Mini adventure bikes are currently the hot topic in the motorcycle world with Suzuki, Honda, Kawasaki and now BMW all launching brand new small capacity machines styled to take on whatever the world can throw at them. And there is a very good reason for their increase in popularity and it isn’t to do with Europe…
Manufacturers are focusing huge amounts of attention on emerging motorcycle markets such as India, Brazil, China and Thailand and riders in these areas aren’t necessarily after litre sportsbikes. With rough roads and restrictive licencing laws, not to mention huge import duties, emerging markets view machines of around the 300cc capacity as their premium models as anything above this capacity is effectively ruled out of the equation for all but the ultra rich. When you consider that Indian-based Royal Enfield build over 650,000 bikes a year for its domestic market and KTM also sell over 20,000 125 Dukes in India, you can see why these growing markets are so important to all the manufacturers in terms of future growth. All of which brings us to the new BMW G 310 GS.
Powered by the G-series single cylinder motor the smallest GS is, like the naked R version, built in India by TVS and not by BMW in Germany. It is purely a cost consideration and there is no way that a German-built small capacity bike could retail at the £5100 that BMW are asking for their GS. It is the same story with the GS’s competition as the £4599 Suzuki V-Strom 250 is built in China and the £5149 Kawasaki Versys-X 300 assembled in Thailand. Does it matter where a bikes is built? In truth a factory is just a factory irrespective of where it is located, it is the checks that you put in place that matter and on that score BMW have been ultra careful.
When you have a brand as strong as BMW’s you need to meet customer demand and the reason the GS has been delayed by nearly a year is down to BMW ensuring that every GS that leaves the Indian factory is up to standard. A task they have more than succeeded in if the G 310 GS is anything to go by.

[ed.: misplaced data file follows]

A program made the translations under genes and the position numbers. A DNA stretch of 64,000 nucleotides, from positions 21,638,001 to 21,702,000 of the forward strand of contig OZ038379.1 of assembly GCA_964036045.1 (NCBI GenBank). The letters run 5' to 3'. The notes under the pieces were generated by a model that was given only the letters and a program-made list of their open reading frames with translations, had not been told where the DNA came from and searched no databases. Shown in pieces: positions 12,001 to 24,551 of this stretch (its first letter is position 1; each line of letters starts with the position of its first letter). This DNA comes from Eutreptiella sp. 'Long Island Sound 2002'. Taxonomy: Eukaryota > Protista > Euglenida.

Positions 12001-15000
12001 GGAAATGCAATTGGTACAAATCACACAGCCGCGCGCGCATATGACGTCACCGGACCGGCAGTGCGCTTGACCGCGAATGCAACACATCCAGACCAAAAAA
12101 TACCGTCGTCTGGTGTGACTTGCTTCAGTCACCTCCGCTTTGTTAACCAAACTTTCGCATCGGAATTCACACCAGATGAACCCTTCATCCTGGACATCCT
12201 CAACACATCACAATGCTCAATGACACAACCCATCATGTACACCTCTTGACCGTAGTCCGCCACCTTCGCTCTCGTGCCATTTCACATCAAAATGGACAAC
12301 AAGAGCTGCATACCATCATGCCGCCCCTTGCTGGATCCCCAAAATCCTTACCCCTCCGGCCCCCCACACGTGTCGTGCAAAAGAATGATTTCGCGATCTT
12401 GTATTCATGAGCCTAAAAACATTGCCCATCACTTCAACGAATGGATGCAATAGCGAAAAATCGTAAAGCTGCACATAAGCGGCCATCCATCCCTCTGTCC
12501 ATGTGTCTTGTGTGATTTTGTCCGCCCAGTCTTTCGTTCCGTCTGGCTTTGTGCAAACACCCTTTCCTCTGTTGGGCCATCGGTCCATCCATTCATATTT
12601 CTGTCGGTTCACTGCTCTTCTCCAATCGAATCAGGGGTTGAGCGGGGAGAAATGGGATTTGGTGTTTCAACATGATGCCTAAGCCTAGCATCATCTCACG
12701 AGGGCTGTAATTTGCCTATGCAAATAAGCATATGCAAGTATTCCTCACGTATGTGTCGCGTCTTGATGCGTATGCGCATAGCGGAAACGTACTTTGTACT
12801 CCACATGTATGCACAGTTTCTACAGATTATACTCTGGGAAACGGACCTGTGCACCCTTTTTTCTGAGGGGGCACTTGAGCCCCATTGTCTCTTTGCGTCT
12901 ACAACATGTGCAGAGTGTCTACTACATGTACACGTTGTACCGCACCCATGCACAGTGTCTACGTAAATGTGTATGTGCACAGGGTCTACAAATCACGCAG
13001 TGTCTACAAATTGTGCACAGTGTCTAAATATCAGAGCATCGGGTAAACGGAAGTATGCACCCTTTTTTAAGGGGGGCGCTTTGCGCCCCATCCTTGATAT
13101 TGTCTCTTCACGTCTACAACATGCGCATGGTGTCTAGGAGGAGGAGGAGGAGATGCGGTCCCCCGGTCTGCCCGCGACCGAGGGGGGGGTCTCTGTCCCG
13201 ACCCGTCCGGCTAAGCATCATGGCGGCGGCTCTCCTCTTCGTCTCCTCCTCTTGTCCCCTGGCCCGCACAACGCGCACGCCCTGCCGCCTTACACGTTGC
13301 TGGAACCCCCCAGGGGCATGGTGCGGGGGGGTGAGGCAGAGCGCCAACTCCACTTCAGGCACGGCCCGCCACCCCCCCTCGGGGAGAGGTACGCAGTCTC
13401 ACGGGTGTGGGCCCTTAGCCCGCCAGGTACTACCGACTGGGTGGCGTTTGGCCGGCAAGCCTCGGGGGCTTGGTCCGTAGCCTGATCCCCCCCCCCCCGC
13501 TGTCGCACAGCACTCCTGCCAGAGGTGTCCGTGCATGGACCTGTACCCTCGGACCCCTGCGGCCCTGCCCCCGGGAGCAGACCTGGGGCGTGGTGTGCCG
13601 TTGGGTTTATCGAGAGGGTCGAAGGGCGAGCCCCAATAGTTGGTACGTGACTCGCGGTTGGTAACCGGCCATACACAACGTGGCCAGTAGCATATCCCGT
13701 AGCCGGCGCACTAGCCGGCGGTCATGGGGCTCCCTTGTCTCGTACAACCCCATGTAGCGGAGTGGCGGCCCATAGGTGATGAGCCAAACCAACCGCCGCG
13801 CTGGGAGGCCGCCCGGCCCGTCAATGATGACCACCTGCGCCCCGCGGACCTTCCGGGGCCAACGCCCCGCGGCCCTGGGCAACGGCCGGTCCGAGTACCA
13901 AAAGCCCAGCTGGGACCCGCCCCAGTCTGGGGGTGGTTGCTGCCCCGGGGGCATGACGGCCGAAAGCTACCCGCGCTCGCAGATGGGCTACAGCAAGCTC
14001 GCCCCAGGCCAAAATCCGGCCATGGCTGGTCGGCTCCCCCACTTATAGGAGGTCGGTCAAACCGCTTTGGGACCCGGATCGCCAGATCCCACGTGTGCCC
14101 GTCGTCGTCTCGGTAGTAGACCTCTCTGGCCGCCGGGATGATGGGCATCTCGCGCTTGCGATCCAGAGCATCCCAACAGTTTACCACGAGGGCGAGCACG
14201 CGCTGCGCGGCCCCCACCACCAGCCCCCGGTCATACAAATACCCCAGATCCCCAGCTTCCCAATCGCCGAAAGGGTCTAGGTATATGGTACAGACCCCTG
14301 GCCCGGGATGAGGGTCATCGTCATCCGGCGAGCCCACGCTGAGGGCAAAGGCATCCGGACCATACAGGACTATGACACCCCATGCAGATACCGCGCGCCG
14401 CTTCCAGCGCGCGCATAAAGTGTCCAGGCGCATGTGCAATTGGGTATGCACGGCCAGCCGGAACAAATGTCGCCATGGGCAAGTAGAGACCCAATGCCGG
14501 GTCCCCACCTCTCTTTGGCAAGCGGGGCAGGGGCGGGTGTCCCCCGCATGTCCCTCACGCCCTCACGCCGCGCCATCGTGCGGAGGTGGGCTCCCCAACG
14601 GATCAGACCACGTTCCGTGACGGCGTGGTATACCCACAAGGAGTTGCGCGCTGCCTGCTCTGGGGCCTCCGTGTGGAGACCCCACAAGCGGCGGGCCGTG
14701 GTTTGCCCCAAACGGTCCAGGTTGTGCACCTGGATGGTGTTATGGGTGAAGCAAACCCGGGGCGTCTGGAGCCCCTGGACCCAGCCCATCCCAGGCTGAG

Visually the GS appears a high quality machine with a good paint finish, excellent attention to detail and even quality components such as inverted forks, a radial brake (built by Bybre, a subsidiary of Brembo) and Metzeler tyres (which are actually manufactured in Thailand, not Europe). It’s all very promising and when in town the GS continues to impress.
The 313cc single cylinder engine is nice and peppy and fires merrily away from traffic lights. The clutch action is light, the fuelling perfect, gearbox precise and with only 169.5kg to lug around, the smallest GS is very maneuverable for zipping through gaps or turning in the road. It’s an excellent town machine for new or more experienced riders and aside from lacking panniers (a top box is an optional extra and the luggage rack is standard fitment) all is well. Even the riding position is ‘big bike’ and roomy for taller riders. But out of town the story isn’t quite as rosy.
At motorway speeds the single cylinder motor transits annoying vibrations through the GS’s pegs. There are rubber inserts (which can be removed for off-road riding) but they only slightly damp the vibes and long stretches at 70mph leave your feet numb. Also the mirrors are too small, resulting on a poor view of what’s behind. All of which is rather frustrating and very non-BMW. The GS is comfortable enough, and the wind protection is ok (BMW don’t make a taller screen), but it’s not fantastic. And come the bends it’s a similar story.
In corners the GS’s soft suspension gives a lack of confidence in the front end, which is not helped by the fairly solid Metzeler rubber. You can’t really throw the GS into bends and instead they are best taken at a moderate pace rather than anything too enthusiastic, which is a shame as the big R 1200GS is a fantastic handling machine. Newer riders probably won’t find it an issue, but those more experienced (BMW have found that current GS owners are viewing the G 310 GS as a potential bike for hacking around on or using in town) will be disappointed. The brakes, which have ABS as standard, are a bit lacking in bite but do the job, and I like the fact you can disable the ABS via a button the switchgear should you wish to venture off-road.
All in all the G 310 GS is a good bike, but not a brilliant one, and when you are designating your bike ‘GS’ the bar is always going to be set very high. It’s a good city slicker, and certainly the best of the current crop of mini adventure models, but it has a few very un-GS annoyances that slightly tarnish its ride and overall performance. It has the feel of a bike built for emerging markets and not the European ones, which isn’t probably that far from the truth.
Engine: 313cc, liquid-cooled, 4v DOHC single
Power: 33.5bhp @ 9500rpm
Torque: 20.6ft-lb @ 7500rpm
Claimed economy: 85mpg